Store arbitrary function pointers to HashMap


Hi I’m new to Rust.

Reading the source code of libloading crate, although I can’t fully understand the source code, It seems that it returns function pointer directly from dlsym() call and there is no function pointer caching mechanism when lib.get() is called.

See this link below:

And calling dlsym() many times is not good at performance.

What I want to do is write a wrapper struct that holds a hash map and libloading struct, And a function that caches any types of function pointer from dlsym() call to the hash map.

let lib_wrapper = LibWrapper::new("/path/to/");
let some_function: fn(u32) -> u32 = lib_wrapper.get(b"some_function"); // It caches function pointer internally to the hash map.
let some_function2: fn(u32, u32) = lib_wrapper.get(b"some_function2");

The problem is hash map part. How can I make an hash map that accepts any type of function pointers?(is it possible in Rust?)
It would be easy if i could use void pointer in the hash map like this:

let mut hash_map: HashMap<&str, *const void> = HashMap::new();
hash_map.insert("some_function", lib.get(b"some_function") as *const void);


A more type-safe alternative to void pointers is to use trait objects based on the Any trait (&Any or Box<Any> depending on ownership requirements).

It allows the implementation to check that the function pointer is indeed of the expected type, thusly avoiding “calling the wrong function” undefined behaviour.

On the other hand, you will pay a little bit of runtime overhead for this extra safety. But it should not be noticeable considering that you are already using a hashmap keyed on strings, which is a relatively high overhead container to begin with (every lookup needs to scan the string).

EDIT: Alternatively, you may cache each function pointer in isolation, at the individual library wrapper layer, without using a “global” type-erased HashMap. This will be much more efficient (no string-based hashtable lookup and no need for type checks on every access), but requires symbol-specific boilerplate, which can be autogenerated by a macro.


I would create a newtype for each function you want to support, and then store them all in a typemap.


The approach I used here seemed to work as well:

You cast the functions as usize and then you add them to the hasmap.
When you retrieve the usize value from the hashmap afterwards, you call std::mem::transmute to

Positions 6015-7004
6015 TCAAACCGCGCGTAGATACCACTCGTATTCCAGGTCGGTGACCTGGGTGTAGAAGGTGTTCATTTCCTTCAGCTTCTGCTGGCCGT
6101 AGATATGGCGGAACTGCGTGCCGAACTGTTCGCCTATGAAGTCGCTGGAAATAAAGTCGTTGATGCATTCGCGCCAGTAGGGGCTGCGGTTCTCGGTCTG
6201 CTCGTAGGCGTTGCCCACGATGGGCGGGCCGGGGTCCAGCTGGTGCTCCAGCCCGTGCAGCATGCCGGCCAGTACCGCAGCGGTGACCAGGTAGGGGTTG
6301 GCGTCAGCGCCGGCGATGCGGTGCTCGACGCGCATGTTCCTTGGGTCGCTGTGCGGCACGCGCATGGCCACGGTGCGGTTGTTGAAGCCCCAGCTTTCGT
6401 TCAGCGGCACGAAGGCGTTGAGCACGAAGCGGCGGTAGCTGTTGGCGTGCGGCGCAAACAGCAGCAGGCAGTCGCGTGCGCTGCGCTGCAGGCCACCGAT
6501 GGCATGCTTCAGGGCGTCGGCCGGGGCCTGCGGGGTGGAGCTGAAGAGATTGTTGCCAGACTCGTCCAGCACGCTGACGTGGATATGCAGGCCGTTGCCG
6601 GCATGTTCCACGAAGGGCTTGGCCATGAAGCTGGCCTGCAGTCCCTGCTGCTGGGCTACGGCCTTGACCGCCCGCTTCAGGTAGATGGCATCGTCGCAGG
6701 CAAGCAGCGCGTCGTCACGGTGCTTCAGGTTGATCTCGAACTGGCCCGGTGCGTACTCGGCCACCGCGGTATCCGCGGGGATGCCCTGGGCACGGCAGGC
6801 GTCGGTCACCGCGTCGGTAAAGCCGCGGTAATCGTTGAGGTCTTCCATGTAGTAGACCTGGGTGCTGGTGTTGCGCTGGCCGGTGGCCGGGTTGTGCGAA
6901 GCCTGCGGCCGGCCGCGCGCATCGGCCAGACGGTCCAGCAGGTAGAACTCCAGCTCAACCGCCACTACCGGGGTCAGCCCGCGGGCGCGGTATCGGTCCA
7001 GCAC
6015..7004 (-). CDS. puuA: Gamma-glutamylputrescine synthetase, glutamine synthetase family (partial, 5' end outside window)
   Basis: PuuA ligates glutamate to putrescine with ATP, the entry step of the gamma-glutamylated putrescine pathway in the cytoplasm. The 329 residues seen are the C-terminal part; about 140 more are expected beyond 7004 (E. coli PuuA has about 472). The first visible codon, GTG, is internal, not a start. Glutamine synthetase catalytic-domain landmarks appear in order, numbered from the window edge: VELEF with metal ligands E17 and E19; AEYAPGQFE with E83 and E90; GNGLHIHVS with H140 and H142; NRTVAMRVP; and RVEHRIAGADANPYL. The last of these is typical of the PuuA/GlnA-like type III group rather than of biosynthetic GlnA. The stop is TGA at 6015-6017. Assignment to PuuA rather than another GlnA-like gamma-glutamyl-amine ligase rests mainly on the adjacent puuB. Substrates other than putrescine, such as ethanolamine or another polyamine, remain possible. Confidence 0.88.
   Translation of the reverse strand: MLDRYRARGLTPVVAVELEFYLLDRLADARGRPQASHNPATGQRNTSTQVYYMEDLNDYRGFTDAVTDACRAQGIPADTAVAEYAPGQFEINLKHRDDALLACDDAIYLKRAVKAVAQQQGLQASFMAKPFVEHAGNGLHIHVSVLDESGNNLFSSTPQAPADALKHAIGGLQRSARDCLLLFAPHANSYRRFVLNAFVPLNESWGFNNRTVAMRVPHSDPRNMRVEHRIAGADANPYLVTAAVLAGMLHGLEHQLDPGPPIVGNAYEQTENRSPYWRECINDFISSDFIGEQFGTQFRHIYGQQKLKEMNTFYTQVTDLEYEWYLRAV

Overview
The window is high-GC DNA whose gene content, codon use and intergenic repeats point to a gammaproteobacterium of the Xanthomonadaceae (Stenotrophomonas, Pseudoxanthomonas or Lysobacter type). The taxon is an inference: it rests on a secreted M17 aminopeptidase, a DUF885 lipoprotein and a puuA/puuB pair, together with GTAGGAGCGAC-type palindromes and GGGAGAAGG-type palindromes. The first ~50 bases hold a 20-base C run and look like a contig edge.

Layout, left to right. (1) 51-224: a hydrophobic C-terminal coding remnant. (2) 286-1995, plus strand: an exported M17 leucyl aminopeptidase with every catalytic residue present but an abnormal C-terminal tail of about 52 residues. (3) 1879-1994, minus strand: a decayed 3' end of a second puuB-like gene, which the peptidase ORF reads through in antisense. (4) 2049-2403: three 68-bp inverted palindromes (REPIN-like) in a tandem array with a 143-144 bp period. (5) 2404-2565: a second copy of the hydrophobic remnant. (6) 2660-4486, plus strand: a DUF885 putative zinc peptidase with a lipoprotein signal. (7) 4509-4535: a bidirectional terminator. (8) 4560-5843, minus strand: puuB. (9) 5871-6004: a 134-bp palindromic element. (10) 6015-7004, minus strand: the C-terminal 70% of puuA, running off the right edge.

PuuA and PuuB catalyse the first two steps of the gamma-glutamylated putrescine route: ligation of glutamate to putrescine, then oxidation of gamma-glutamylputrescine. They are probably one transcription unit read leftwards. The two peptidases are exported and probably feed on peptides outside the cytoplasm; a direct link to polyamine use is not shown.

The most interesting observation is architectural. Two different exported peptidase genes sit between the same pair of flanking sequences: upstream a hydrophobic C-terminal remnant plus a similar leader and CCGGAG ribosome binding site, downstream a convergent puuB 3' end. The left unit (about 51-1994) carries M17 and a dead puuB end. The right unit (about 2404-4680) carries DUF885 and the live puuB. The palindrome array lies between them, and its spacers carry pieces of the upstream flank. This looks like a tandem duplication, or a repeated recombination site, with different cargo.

convert it back into the desired function.

It’s similar to the approach from @HadrienG , without the Any. (And without the type safety!).


I tried both approaches but I managed to write codes that only work for @CraftyTrickster approach. Can you show some example codes if you don’t mind @HadrienG ?

fn test_function1(x: u32) -> u32 {
    println!("I received {} and returning it", x);

fn test_function2(x: u32) {
    println!("I received {} and not returning it", x);

fn main() {
    use std::collections::HashMap;
    use std::any::Any;
    use std::mem::transmute;
     * Panic!: Option::unwrap() on None value
    let mut fp_map: HashMap<&str, &Any> = HashMap::new();
    fp_map.insert("f1", &test_function1);
    fp_map.insert("f2", &test_function2);
    let f1 = *fp_map.get("f1").unwrap();
    let f1 = f1.downcast_ref::<&fn(u32) -> u32>().unwrap();
    let mut fp_map: HashMap<&str, Box<Any>> = HashMap::new();
    fp_map.insert("f1", Box::new(test_function1));
    fp_map.insert("f2", Box::new(test_function1));
    let f1 = *(fp_map.get("f1").unwrap());
    let mut fp_map: HashMap<&str, *const ()> = HashMap::new();
    fp_map.insert("f1", test_function1 as *const ());
    fp_map.insert("f2", test_function2 as *const ());

    let f1: fn(u32) -> u32 = unsafe {
        transmute::<*const (), fn(u32) -> u32>(*fp_map.get("f1").unwrap())
    let f2: fn(u32) = unsafe {
        transmute::<*const (), fn(u32)>(*fp_map.get("f2").unwrap())

Edit: I said the code in the comment failed to compile, but it actually compiles and panics.


You need to cast the fn items to an fn pointer: playground


It’s interesting that casting make differences!
I don’t understand why omitting cast when inserting function to the hash map cause HashMap::get() to return None value. Isn’t test_function1 is already type of fn(u32) ->u32 ?


An fn item is not the same thing as an fn pointer; the item is a pointer to a specific function, whereas an fn pointer is a “generic” type that’s not associated with a specific fn. But you can cast an fn item to the fn pointer type to get the generic type.

More info/background:


It would be better if trpl mentioned about it…
Thanks for the info!